Both Franks and Daniels have many herds equipped with on-farm labs run by trained employees who culture and record clinical cases. New tests like the Minnesota Easy-Culture system and Tri-Plate have made this process quite efficient and empower the dairies to make rapid but accurate treatment decisions. Rapnicki adds that in-clinic and larger, commercial labs also play an important role. “With each level up, the accuracy of the tests probably improves, but the time and distance from the cow also gets longer,” he notes. “It’s the practitioner’s call as to which type of lab to use, depending on what you’re evaluating.”
Two other, critical components of successful diagnostic work are sterile sample collection and accurate sample identification, which also need to be managed with a veterinarian’s training.
6. Get equipped
If your vision of a milk quality “expert” is a traveling peddler in a truck brimming over with stainless-steel gadgets, think again. Franks says you can get a lot of work done with some very fundamental, if not rudimentary, tools. “One of the first things I do with new herds is measure strip yields to determine if cows or individual quarters are being over- or under-milked. You do that with a measuring cup and your hands. Next I’ll probably move into teat-end scoring and parlor flow evaluations, which require a clipboard, paper, pencil and stopwatch. Producers start asking for more when they see the improvements you can make in those areas, but you don’t have to start with anything fancy.”
As a practitioner delves deeper into milk quality services, Rapnicki advises adding one or more of the following basic pieces (and their approximate cost) to his or her equipment stable:
Digital vacuum gauge ($125)
Air flow meter ($200-$500)
Vacuum tracer ($1,000) or vacuum recorder that creates a print-out tape ($5,000)
Flow simulator ($200)
Digital camera and video camcorder ($1,500)
Franks’ practice also recently purchased a Swiss-made Lactocorder® (about $3,000). “The Lactocorder is basically a portable milk meter that measures milk flow every .7 seconds and can gather milk flow data on an individual cow. This information downloads onto a card that can be transferred to a PC and graphed. Upon viewing the milk flow curves from several cows, milking routine and milking equipment can then be evaluated. It’s not a necessity, but it does allow us to create some highly visual evaluations, which makes it a great client-teaching tool,” says Franks.
Finally, all three veterinarians utilize the capabilities of Dairy Comp 305™ to evaluate data, even from herds that are on DHIA recordkeeping only. “If you don’t know your way around Dairy Comp, take a class or pay someone who does to train you,” advises Rapnicki.
One of the first things you can do with new herds is measure strip yields to determine if cows or individual quarters are being over- or under-milked.
7. Get your feet wet
These veterinarians agree that old-fashioned trial and error has helped each of them perfect their skills. When Daniels wants to try something new, he has certain herds in his practice that he knows will welcome new ideas. “I’ll say, ‘I’d like to test this out and not charge you for it,’ and usually they are more than willing to let me experiment.”
Rapnicki drew upon the NMC network of professionals for feedback and support in his early years, often sending them data and soliciting advice on individual situations. He says he also learned a great deal from his clients. “In many cases, there were no textbook answers to the problems I was trying to solve,” he recalls. “Working with clients who push you is a tremendous motivator, and most of my efforts were truly a collaboration of equals.”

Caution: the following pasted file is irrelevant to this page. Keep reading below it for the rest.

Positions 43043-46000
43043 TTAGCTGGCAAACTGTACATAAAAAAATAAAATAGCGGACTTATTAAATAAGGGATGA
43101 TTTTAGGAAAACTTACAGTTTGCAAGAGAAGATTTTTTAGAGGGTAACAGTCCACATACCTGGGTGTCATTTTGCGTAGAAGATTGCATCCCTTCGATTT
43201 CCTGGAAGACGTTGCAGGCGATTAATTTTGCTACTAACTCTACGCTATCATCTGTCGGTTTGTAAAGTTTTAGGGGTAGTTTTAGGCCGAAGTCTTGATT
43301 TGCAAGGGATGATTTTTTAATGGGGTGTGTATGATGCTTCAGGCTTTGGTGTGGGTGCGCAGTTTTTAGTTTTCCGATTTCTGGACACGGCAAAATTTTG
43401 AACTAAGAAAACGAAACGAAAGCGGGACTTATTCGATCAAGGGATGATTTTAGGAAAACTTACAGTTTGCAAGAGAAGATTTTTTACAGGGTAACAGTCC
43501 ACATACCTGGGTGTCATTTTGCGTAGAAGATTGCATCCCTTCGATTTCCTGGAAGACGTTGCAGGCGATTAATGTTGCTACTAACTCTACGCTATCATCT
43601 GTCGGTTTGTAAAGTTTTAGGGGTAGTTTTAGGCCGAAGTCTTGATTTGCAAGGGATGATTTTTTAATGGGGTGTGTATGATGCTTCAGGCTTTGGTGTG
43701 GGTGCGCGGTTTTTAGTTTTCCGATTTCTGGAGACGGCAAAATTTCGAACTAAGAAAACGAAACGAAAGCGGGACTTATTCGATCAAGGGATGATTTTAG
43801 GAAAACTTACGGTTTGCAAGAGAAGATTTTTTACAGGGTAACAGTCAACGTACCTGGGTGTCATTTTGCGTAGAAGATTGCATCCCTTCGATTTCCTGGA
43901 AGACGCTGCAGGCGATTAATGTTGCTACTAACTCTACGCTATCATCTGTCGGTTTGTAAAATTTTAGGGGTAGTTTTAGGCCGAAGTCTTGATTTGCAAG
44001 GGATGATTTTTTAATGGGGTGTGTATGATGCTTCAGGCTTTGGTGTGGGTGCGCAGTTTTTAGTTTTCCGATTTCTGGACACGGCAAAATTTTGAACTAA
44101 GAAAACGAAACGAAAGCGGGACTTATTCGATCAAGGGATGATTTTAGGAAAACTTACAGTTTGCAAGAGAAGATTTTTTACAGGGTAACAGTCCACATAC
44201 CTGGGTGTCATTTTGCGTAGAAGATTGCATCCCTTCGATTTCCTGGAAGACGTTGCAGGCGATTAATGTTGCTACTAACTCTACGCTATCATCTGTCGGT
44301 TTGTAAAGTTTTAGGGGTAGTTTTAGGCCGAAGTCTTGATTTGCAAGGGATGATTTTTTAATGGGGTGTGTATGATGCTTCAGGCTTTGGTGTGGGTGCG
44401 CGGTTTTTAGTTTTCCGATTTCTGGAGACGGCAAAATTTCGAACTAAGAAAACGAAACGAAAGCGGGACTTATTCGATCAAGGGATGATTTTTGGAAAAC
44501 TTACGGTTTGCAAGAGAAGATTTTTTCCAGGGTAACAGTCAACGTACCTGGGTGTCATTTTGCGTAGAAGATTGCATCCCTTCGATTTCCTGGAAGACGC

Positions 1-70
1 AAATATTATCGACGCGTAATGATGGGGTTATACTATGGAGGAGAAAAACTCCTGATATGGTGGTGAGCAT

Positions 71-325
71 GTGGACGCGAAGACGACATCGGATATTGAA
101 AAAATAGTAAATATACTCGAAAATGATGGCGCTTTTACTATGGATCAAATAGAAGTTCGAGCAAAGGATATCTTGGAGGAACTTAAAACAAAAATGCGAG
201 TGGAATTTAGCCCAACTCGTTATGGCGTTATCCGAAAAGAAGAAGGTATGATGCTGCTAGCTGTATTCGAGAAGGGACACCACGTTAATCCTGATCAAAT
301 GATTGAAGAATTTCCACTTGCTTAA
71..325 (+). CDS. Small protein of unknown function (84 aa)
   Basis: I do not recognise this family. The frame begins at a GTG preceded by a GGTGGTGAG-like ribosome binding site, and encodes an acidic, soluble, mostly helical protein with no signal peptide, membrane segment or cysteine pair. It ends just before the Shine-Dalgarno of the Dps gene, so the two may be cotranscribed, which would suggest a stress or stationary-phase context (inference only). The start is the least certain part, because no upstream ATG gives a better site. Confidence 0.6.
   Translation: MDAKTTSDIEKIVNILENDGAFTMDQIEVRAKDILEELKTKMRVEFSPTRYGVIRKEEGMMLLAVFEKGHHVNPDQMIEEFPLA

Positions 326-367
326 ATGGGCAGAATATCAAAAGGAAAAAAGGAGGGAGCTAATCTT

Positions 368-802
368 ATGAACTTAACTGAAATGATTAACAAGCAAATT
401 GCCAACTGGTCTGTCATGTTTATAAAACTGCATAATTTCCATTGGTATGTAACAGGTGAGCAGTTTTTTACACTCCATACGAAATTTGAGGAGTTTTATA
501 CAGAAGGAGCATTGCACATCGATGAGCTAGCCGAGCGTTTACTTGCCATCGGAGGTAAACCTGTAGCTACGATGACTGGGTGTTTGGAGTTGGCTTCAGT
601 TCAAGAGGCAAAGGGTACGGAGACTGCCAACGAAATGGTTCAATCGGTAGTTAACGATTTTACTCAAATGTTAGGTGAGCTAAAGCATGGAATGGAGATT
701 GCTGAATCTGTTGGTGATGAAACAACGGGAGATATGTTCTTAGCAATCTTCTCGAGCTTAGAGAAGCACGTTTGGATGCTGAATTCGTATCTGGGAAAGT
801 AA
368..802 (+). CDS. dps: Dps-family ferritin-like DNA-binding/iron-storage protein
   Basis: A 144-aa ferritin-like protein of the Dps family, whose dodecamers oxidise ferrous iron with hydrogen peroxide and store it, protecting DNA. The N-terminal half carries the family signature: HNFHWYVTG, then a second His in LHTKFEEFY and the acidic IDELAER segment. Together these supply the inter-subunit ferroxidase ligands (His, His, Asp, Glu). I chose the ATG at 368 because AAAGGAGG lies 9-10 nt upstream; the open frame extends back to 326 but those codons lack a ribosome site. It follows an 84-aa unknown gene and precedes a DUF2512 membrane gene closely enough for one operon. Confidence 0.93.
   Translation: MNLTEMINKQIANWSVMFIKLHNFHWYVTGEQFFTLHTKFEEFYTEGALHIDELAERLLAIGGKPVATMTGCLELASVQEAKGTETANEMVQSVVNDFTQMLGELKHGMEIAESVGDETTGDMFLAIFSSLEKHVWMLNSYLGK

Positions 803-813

8. Cooperate with other parties
Equipment dealers, milk processor field representatives, Extension agents and others also have a stake in your clients’ milk quality. Work with them, not against them, advises Daniels. “I encourage everyone to be at the table so we’re all working toward common goals and for the good of the client. We make a list of bullet points and assign an accountable party to each of them, then come back together at a predetermined date to evaluate progress.”
Rapnicki says written reports generated by the veterinarian and shared with everyone demonstrate the practitioner’s good faith and cooperative spirit. “All of your recommendations should be on the table and 100 percent transparent,” he advises. “If you are not comfortable sharing your recommendations, then you probably shouldn’t be making them.”
Evaluating milking equipment can be an especially treacherous area because the veterinarian could be viewed as an outsider treading where he doesn’t belong. But, Franks says his efforts to collaborate with equipment dealers have resulted in a high level of trust and mutual respect.
Many of the routine monitoring and recordkeeping activities in a practice could potentially be delegated to a capable technician, under the veterinarian’s supervision. “I think the use of skilled technicians is an untapped resource in the profession,” says Rapnicki.
For a time, Daniels’ practice employed a Spanish-speaking technician who provided translation services and assisted with milker training, along with other duties in the practice. “He was a sharp guy and helped us out tremendously, particularly with labor training,” states Daniels. “I’d like to find another employee like him.”
10. Spread the word
Word of mouth from satisfied clients is a powerful promoter, and Daniels makes time to talk to his clients about new ideas. “A lot of clients don’t even know what’s possible and don’t know how to ask for help,” he says. “I like to keep building on successes and adding new services. It keeps them and me motivated.”
Franks’ practice holds semi-annual client meetings at which they bring in third-party expert speakers and showcase their own services. Likewise, he speaks on milk quality to producers in neighboring areas.
Rapnicki advises practitioners to always be on the lookout for new op-portunities. “Help your clients identify problems and identify solutions,” he advises. “You make money solving problems, not just pointing at them.”
Daniels says enhancing milk quality services has been a win-win for the practice that employs him and the clients he serves. “A lot of producers are literally leaving money on the table because they’re not making their quality bonuses. The fees they pay our practice are a small percentage of the extra income they receive, and our bottom line has grown at the same time,” he states.
Franks says his practice’s strategy has worked and opened a whole new world of skills and motivation to him. “The practice’s profitability for employing me never went negative, even when I was taking a lot of time away for training.”
Both Franks and Daniels still practice “traditional” dairy medicine, including regular herd-health checks, emergencies, etc. But they agree that the milk quality specialty makes them feel more well-rounded and fulfilled as professionals. Says Franks, “I still enjoy my herd checks, and I still enjoy treating a milk fever. Actually, I think I enjoy all of my duties more now.”